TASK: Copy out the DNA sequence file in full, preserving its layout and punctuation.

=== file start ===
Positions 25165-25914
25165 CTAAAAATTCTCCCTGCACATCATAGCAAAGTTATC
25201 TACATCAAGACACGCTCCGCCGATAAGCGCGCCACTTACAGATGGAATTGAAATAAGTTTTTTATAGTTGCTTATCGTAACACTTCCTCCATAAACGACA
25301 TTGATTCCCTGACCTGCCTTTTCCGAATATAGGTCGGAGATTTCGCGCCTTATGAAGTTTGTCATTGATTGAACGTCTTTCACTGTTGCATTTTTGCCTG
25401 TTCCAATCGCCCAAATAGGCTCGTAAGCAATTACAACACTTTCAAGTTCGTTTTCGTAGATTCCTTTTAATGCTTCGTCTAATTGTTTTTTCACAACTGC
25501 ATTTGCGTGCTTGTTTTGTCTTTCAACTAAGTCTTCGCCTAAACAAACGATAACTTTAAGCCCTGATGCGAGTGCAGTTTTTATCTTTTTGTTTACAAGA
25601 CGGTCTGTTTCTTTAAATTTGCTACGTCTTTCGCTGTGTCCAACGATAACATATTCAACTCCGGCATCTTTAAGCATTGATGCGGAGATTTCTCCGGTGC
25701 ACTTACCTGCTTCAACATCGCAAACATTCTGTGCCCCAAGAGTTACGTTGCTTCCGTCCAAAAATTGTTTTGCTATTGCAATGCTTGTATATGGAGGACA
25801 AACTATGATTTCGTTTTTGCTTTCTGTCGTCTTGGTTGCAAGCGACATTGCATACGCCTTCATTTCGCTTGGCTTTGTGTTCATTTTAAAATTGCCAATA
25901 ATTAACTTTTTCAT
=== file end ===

Positions 25165-25914
25165 CTAAAAATTCTCCCTGCACATCATAGCAAAGTTATC
25201 TACATCAAGACACGCTCCGCCGATAAGCGCGCCACTTACAGATGGAATTGAAATAAGTTTTTTATAGTTGCTTATCGTAACACTTCCTCCATAAACGACA
25301 TTGATTCCCTGACCTGCCTTTTCCGAATATAGGTCGGAGATTTCGCGCCTTATGAAGTTTGTCATTGATTGAACGTCTTTCACTGTTGCATTTTTGCCTG
25401 TTCCAATCGCCCAAATAGGCTCGTAAGCAATTACAACACTTTCAAGTTCGTTTTCGTAGATTCCTTTTAATGCTTCGTCTAATTGTTTTTTCACAACTGC
25501 ATTTGCGTGCTTGTTTTGTCTTTCAACTAAGTCTTCGCCTAAACAAACGATAACTTTAAGCCCTGATGCGAGTGCAGTTTTTATCTTTTTGTTTACAAGA
25601 CGGTCTGTTTCTTTAAATTTGCTACGTCTTTCGCTGTGTCCAACGATAACATATTCAACTCCGGCATCTTTAAGCATTGATGCGGAGATTTCTCCGGTGC
25701 ACTTACCTGCTTCAACATCGCAAACATTCTGTGCCCCAAGAGTTACGTTGCTTCCGTCCAAAAATTGTTTTGCTATTGCAATGCTTGTATATGGAGGACA
25801 AACTATGATTTCGTTTTTGCTTTCTGTCGTCTTGGTTGCAAGCGACATTGCATACGCCTTCATTTCGCTTGGCTTTGTGTTCATTTTAAAATTGCCAATA
25901 ATTAACTTTTTCAT